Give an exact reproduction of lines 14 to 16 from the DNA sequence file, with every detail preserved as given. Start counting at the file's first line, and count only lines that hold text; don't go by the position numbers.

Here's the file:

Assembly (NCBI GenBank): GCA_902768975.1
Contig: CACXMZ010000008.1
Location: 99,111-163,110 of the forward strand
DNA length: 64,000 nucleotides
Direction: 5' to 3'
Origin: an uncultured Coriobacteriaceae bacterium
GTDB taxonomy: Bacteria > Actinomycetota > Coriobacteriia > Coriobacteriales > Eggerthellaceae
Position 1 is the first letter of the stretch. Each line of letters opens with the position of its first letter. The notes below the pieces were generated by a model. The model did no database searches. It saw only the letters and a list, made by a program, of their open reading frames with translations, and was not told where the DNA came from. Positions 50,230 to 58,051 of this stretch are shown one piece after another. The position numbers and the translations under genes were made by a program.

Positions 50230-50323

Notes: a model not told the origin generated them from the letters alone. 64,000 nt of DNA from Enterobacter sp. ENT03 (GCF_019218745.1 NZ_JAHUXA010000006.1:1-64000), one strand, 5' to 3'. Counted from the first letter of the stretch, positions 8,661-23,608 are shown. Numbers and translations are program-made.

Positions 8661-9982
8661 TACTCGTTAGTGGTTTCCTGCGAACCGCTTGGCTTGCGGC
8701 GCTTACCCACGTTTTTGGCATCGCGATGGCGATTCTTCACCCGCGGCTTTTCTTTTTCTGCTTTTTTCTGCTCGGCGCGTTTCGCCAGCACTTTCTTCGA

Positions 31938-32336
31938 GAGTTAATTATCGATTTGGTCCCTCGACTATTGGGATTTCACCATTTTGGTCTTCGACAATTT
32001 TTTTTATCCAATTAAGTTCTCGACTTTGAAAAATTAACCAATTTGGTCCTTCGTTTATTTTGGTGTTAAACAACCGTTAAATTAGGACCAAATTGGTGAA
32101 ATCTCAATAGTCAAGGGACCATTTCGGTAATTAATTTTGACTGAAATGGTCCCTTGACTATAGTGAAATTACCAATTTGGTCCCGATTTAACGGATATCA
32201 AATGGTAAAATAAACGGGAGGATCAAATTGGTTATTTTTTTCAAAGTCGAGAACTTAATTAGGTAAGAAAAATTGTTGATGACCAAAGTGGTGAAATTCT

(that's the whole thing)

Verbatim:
Positions 31938-32336
31938 GAGTTAATTATCGATTTGGTCCCTCGACTATTGGGATTTCACCATTTTGGTCTTCGACAATTT
32001 TTTTTATCCAATTAAGTTCTCGACTTTGAAAAATTAACCAATTTGGTCCTTCGTTTATTTTGGTGTTAAACAACCGTTAAATTAGGACCAAATTGGTGAA